There are quiet, white sandy beaches and scrubby bushland. Historically much of the land was owned by the Australian Agricultural Company (AAC) but by the 1950s it became a popular holiday resort destination and desirable retirement location for people from Sydney and Newcastle. Its great appeal was that it was under-developed and therefore modestly priced and pleasantly sleepy. Today there are exclusive accommodation options at Corlette and Nelsons Bay and the “port’ is and ideal place for recreational activities including game fishing, beach and rock fishing, sailing, cruising, boat and houseboat charters, bushwalking, horse riding, surfing, water skiing, swimming and parasailing (sourced from the Aussie Towns website – click for more).

Halifax Park Caravan Park

We headed out of North Narrabeen toward our next stop at Halifax Holiday Park in Nelson Bay (Port Stephens) stopping off for a seniors coffee at Macca’s in Gosford (maplink). Here for 4 nights.

Halifax Holiday Park is located in the ideal spot; walk to town, go for a swim or walk up the hill to the tea rooms above the park.

We stayed in this park back in 2015 and it was smashed by a category 2 super storm which literally tore the town apart. We were fortunate to get out unscathed but others, like our neighbours, were devastated when a tree fell on their car (total write-off). Glad to see it back to normal.

Birubi Beach

Birubi Beach was such a lovely beach to visit – thanks to Neil & Sharon for recommending it. There are so many things going on here like, 4WD tours, Camel Rides, Surfing or just a great lunch spot at the Crest Cafe.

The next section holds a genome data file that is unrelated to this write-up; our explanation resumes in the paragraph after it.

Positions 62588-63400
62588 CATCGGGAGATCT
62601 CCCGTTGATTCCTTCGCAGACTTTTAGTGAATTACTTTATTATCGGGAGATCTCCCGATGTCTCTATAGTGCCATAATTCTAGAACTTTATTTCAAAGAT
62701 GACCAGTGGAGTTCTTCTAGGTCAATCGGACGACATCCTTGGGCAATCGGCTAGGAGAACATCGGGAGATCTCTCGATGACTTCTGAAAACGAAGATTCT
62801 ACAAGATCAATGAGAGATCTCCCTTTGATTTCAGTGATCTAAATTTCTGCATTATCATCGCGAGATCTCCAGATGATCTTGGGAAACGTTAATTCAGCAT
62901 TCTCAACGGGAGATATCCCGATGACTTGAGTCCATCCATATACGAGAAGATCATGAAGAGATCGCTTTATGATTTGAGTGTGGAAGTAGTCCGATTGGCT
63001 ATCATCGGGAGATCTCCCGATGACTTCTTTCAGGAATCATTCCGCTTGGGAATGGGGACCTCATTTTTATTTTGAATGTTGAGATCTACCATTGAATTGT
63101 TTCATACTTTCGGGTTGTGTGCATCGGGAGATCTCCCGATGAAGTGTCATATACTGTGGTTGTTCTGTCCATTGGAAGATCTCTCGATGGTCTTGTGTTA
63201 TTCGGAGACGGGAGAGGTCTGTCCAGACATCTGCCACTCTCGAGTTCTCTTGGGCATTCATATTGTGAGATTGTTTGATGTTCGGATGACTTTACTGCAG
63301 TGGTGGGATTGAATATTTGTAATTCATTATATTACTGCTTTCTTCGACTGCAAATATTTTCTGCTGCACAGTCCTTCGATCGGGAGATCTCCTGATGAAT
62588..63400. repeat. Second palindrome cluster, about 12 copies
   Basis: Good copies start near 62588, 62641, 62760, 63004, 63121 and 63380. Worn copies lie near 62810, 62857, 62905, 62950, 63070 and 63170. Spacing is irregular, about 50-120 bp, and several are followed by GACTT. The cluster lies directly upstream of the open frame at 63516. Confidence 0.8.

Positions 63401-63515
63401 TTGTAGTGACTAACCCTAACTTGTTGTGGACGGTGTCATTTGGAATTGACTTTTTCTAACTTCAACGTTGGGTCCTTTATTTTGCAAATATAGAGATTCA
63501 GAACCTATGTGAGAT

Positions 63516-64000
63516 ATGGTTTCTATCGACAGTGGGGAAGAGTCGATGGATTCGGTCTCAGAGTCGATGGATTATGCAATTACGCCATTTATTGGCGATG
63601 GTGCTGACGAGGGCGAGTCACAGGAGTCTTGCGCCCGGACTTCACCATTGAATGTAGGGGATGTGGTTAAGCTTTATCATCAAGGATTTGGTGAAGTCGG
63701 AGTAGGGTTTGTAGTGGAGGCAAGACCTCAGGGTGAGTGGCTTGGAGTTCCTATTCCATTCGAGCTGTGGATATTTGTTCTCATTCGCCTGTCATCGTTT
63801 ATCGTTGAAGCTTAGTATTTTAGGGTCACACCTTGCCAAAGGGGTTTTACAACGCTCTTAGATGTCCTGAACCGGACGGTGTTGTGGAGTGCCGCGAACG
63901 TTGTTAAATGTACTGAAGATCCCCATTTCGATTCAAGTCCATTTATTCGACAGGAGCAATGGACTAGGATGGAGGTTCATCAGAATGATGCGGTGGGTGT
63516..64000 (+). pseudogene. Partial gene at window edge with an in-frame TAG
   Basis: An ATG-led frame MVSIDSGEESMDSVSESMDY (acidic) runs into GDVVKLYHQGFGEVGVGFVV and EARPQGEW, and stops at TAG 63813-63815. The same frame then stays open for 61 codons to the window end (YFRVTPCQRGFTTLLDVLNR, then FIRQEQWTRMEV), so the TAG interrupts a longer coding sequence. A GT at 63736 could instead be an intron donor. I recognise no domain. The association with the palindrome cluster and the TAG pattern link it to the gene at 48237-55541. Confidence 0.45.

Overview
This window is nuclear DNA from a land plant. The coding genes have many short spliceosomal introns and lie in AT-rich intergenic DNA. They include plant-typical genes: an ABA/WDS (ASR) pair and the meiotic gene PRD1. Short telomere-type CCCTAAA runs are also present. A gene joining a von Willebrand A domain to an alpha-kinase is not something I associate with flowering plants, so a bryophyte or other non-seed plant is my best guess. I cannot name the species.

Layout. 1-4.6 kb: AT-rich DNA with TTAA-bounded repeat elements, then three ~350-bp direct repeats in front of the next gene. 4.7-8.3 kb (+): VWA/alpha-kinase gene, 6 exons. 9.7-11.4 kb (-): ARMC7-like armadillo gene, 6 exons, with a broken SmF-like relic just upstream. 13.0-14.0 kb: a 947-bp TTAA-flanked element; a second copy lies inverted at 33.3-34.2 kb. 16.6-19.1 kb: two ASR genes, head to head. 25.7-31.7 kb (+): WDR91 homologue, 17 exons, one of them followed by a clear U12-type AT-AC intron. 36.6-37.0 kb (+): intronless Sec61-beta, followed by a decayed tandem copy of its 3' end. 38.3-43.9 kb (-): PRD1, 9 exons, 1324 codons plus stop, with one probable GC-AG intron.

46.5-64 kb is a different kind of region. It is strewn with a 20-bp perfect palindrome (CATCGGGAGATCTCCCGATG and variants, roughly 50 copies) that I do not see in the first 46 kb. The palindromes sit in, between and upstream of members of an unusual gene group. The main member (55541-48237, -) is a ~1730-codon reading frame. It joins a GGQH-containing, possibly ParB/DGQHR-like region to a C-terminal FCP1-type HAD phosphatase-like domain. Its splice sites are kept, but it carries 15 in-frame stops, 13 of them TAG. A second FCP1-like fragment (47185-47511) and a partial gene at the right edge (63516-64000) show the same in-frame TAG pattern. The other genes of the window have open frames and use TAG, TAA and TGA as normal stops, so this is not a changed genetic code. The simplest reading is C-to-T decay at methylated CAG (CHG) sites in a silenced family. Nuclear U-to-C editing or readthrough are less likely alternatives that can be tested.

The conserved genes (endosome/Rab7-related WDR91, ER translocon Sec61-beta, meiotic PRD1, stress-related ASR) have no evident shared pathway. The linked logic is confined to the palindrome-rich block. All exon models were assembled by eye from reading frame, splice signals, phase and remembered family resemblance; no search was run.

Inner Light Tea Rooms

The Inner Light Tea Rooms are an absolute must when you are in Port Stephens/Nelson Bay, especially on a sun-filled day like we had. The views are spectacular and the lunch is fantastic.

It is a short walk up the hill from the caravan park (maplink); you can drive but parking is a bit of a premium.

The tea rooms are part of the Coast Guard & Marine Rescue facility, which is operated by trained and qualified volunteers, 24 hrs a day; 7 days a week; 365 days a year, monitoring 27MHz, VHF and HF marine frequencies, emergency and calling channels.

North Narrabeen NSW

Lakeside Caravan Park

Traveled up to Narrabeen Lakeside Caravan Park via Sydney from Gundagai which was one of those forgetful “car GPS goes haywire” types of trips; going up one way streets and then over the Sydney Harbour Bridge when we should have gone through the tunnels. As they say – “we took the scenic route” and arrived 20 minutes behind our travelling buddies.

 

Once settled into this beautiful caravan park (maplink) we really started to enjoy the view of the lake and the serenity of the place. Caught up with some friends as well while we were there. We even had some nosy ducks coming around each day and we finally weakened and gave them a bit of a feed – naughty I know but they were really funny; check out video below

A day around Sydney

We’ve been to Sydney sooo many times but you will still always find something new and interesting in this wonderful city.

As mentioned in the previous post; we really struck it lucky with Narrabeen Lakeside Caravan Park. The views from the park were fantastic and you could just walk over the road to the beach.

We caught up with friends on Neil & Sharon’s at The Collaroy in Pittwater Road (maplink) for a great lunch overlooking the beach. For those with a 70’s clothing styles, the restaurant is owned by the “Merivale Group” from the House of Merivale & Mr John days. (check out TripAdvisor for reviews)

Off to Summer Bay to check out the home of “Home & Away” (maplink)

Then another lunch at The Newport (maplink) which is a group of eateries overlooking the Pittwater harbour. A spectacular place to sit, eat, drink a few beers and take in the view. A definite new favourite for our future visits . (check out TripAdvisor for reviews)

Finished our day trips around Sydney with an afternoon tea at the Bella Vista Cafe on Sydney’s North Head (maplink) with glorious views over Sydney Heads and back to the city.